Special thanks to Mrs. Shanon Romiti, The San Benito County Arts Council and the E-Cubed Foundation for selecting me as the Southside School artist in residence. The grants and support of these philanthropists are keeping the arts alive in our schools.
It was my first experience working with 8th grade students and I was a little bit nervous on the way to the school. But once I arrived, the warm welcome from Mrs. Romiti and her students made me feel right at home.
We further bonded as I began to dispense the paint. As I squeezed portions of paint onto their palettes, each extraction made a rather loud noise, akin to a gastric disturbance. It sounded like 26 students operating whoopee cushions. We all had a good laugh and it set a jovial tone for the rest of the session.
My primary goal was to first address, and then release, any fears they might have about creating. These students had never painted a portrait, never used acrylics, and never painted on canvas. We turned the reference photo upside down and they went to town. I’m so excited with their creations!
Acrylic on Canvas Board
Each time I teach I think I learn more from them then they from me. They had some wonderfully creative ways to approach the subject. And they sure have inspired me in my own work.
I’ll post an update each week…stay tuned!
Palette Knife Abstracts
This week the students created wonderful abstracts in oil on wood, using only a palette knife. For many it was their first oil painting experience. And for many it was their first experience since they were children, painting what they felt rather than what they saw.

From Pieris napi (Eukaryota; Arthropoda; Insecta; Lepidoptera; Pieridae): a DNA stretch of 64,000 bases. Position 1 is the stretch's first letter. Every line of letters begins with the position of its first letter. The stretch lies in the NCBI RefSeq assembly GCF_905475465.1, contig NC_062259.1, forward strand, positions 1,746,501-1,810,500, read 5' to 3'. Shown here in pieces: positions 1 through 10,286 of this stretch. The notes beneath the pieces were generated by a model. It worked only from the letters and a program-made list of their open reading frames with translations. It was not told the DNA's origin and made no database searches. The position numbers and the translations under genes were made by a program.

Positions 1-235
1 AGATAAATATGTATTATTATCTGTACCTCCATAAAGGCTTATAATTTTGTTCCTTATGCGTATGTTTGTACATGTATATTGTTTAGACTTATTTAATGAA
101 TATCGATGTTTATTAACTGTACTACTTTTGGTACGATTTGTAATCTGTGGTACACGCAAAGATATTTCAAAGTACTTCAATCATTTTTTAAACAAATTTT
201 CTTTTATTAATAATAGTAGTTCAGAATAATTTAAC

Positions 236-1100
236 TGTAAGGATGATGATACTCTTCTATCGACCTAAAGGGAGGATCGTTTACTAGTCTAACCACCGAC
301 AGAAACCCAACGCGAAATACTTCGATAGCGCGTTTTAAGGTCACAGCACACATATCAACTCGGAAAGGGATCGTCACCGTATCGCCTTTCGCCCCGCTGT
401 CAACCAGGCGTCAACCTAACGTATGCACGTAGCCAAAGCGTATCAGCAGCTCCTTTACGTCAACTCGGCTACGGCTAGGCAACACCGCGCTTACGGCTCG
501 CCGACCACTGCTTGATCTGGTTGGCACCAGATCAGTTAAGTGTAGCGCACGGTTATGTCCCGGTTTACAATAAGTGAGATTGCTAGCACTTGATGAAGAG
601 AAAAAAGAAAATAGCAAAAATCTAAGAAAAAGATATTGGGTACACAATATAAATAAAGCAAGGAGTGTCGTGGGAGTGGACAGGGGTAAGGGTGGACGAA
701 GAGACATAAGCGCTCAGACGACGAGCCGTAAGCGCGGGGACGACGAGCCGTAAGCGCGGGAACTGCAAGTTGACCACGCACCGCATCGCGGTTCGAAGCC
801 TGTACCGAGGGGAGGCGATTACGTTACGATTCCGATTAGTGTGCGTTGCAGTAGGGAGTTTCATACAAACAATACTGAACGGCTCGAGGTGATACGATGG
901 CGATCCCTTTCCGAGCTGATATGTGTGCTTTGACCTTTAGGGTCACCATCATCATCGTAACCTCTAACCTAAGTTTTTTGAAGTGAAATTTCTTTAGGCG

They were armed mostly with the primary colors but towards the middle of the lesson I gave them a few pusher colors for punch.
I found it interesting that they seemed to wear a lot of the paint this week. I wonder if it’s the medium? We’ll see what happens next week when we explore watercolor.
Till next week…
on Coldpress Paper
Words and Images of Encouragement
Artist Trading Cards
Well we ended the residency with a bang.
I was all set to demonstrate a blind contour drawing on a white board, when the entire class gasped. The students informed me that the surface was a “smart board” and I almost killed it! Mrs. Romiti fired up the the projector, and I had a great time creating with this new technology.
Next, we proceeded to complete the blind contour lesson.
The students had 30 seconds to create the drawing. To sound the alarm I stepped on bubble wrap to emulate their favorite gastric sounds.
Vincent raised his hand and informed me that he had a better alarm.
Since our last class, Vincent had acquired a whoopie cushion and was priming it for use. My first test was quite productive, but on the second go around, I blew a hole in it. Mrs. Romiti arrived with the tape and made the necessary repairs. The cushion didn’t look so good but it was functioning properly again.
If it seems like the initial lesson was over the top, it was. The blind contour exercise and the silliness were designed to put them in a creative space before we started our next lesson.
The second part of the lesson combined words and ink drawing on trading cards. The students wrote words of encouragement on the back of their cards, and handed them back to me. Next I mixed them up and let them draw out of a bowl. One student received her own words back. What a wonderful message!
Finally, they were to take those words and form a picture and/or design that represented that feeling.
They created loving words and wonderful art:
Some students were going to keep the cards, some considered trading, and others still were going to leave them as an anonymous gift.
The four week project went all too fast. I had a great time learning from these students. I was deeply touched at the end of class when they clapped and invited me to their graduation.
I wouldn’t miss it for the world.